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Schools stay open for now, but coronavirus limits visits to aged care

Michael Weaver 18 March 2020
School children sitting at an assembly

Schools in the NSW will remain open following measures announced by the Prime Minister. Photo: File.

The ban on non-essential indoor gatherings of 100 people or more will not affect schools in NSW according to the measures announced by the Prime Minister this morning (18 March), meaning all schools will remain open and there will be no change to the schedule for school holidays.

The Prime Minister said he can’t guarantee there won’t be school closures at some point in the next six months, but those decisions will be guided by the medical advice.

The NSW Department of Education is introducing proactive measures to limit the impact of COVID-19 and has adopted social distancing measures including cancelling assemblies, excursions, travel, some events and conferences.

According to the department, all major arts, sports and initiative activities and events will temporarily be ceased until further notice at NSW schools, including whole-school sporting events and inter-school events involving three or more schools.

In making the announcement, Prime Minister Scott Morrison and the Chief Medical Officer, Professor Brendan Murphy, said that there would be a far more catastrophic effect on teachers and students if schools were to close.

“The health advice supported by all jurisdictions is that schools should remain open,” Mr Morrison said.

He said the only reason children shouldn’t be at school is if they are unwell.

“Don’t leave it to the teacher to work that out. It is the responsibility of parents to manage this.

“The virus operates very differently amongst younger people. It has a different manifestation amongst younger people and that presents a very different health challenge to the broader population,” the Prime Minister said.

As well as an immediate ban on non-essential indoor gatherings of 100 people or more, Australians are still being advised to stay away from non-essential outdoor gatherings of 500 or more.

Places of essential gatherings include airports, public transport, medical facilities, aged care facilities, jails, courts, parliaments, supermarkets, office buildings, mining sites, education sites (schools, universities), childcare, retail centres, businesses and offices.

Social distancing recommendations remain in place, including advice not to shake hands or hug.

The Chief Medical Officer said it was important that no sick student or teacher went to school and hand hygiene was vital.

“So it will be hard for schools, but it would be much, much, much harder for society if the schools were closed,” he said.

“We want our children to be looked after in schools. If they were at home, we know that they probably wouldn’t stay at home, they would probably congregate anyway and if the transmission were occurring, it would happen. Or they may be looked after by vulnerable elderly relatives who are the people that we’re worried about.

“This is also what Singapore has done. Singapore has been one of the more successful countries. In Singapore, the schools are open.”

Professor Murphy said a two- to four-week shutdown of schools is not recommended and won’t achieve anything.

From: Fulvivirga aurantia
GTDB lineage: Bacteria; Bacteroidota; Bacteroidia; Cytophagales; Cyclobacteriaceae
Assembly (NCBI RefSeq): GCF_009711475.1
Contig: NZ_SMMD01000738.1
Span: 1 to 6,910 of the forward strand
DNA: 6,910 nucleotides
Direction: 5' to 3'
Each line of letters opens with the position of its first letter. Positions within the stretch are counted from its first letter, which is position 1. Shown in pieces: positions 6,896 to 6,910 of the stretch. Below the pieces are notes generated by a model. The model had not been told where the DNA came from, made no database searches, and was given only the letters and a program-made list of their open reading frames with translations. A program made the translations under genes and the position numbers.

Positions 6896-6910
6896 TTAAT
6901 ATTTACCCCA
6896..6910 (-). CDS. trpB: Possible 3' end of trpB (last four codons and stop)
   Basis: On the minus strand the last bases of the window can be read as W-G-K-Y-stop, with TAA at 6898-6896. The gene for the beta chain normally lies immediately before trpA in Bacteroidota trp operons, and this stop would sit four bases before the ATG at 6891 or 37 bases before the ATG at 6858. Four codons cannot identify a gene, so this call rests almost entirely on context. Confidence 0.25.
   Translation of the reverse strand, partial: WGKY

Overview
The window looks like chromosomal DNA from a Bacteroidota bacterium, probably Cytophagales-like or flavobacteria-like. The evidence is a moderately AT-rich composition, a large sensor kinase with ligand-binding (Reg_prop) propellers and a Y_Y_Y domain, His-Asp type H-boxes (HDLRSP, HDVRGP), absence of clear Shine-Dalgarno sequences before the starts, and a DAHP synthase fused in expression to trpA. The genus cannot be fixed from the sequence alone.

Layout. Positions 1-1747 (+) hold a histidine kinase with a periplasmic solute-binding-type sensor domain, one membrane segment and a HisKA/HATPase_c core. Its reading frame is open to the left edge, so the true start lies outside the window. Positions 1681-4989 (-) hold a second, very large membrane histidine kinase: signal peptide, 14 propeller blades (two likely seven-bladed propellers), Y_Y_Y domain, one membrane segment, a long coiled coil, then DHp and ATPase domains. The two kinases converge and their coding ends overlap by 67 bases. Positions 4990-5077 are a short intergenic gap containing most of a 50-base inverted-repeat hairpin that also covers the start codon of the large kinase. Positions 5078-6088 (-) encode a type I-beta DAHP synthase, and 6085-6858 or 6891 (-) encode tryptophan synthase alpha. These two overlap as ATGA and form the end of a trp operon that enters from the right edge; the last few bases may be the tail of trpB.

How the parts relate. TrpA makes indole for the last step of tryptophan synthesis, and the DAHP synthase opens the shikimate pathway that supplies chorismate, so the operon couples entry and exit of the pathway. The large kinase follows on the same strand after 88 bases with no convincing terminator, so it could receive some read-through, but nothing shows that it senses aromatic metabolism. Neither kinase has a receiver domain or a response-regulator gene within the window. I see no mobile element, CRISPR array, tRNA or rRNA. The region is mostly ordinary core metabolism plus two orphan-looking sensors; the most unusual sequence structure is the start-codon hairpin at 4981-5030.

“We are in this for the long haul and our measures have to be sustainable. We can’t lock down schools for a month and then unlock them.

“This is different from influenza. We know that even in flu epidemics, school closures are controversial. We don’t know if children are asymptomatic,” Professor Murphy said.

However, tougher restrictions are being placed on aged care facilities where visits to residents will be limited to two people at a time, per day, in a bid to curb the spread of the coronavirus outbreak to the most vulnerable in the community.

In end-of-life situations, facilities will have the discretion to put very strict arrangements in place to enable family members to see relatives.

Restrictions at aged care facilities include:

  • No visitors or staff who have returned from overseas in the past 14 days will be allowed in aged care facilities
  • Anyone who has confirmed contact with a case of COVID-19 in the past 14 days will not be allowed in
  • Those with fever, symptoms, acute respiratory infection will not be allowed in
  • People who haven’t been vaccinated against the flu won’t be allowed in after 1 May
  • Visits will also be limited to a short duration with a maximum of two people at one time per day
  • Visits should be conducted in a resident’s room, outdoors or in a specific area designated by the facility, rather than communal areas where the risk of transmission to other residents is greater
  • There will be no group visits or gatherings; no school group visits will be allowed
  • Children under 16 will only be allowed to visit by exception.
For information on COVID-19, visit NSW Health or the Federal Health Department

Original Article published by Michael Weaver on The RiotACT.

What's Your Opinion?

One Response to Schools stay open for now, but coronavirus limits visits to aged care

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Annie Smith 3:25 pm 18 Mar 20

Children under 16 aren’t allowed in nursing homes because their hygiene isn’t so great according to the PM but it’s okay for them to mix in close proximity with each other at school?
They then carry home all that they have “picked up”…
The school system that the PM system holds up in lights was actually on vacation at the height of the virus in Singapore
For crying out loud – there’s more to this than meets the eye.
Hope I’m wrong.

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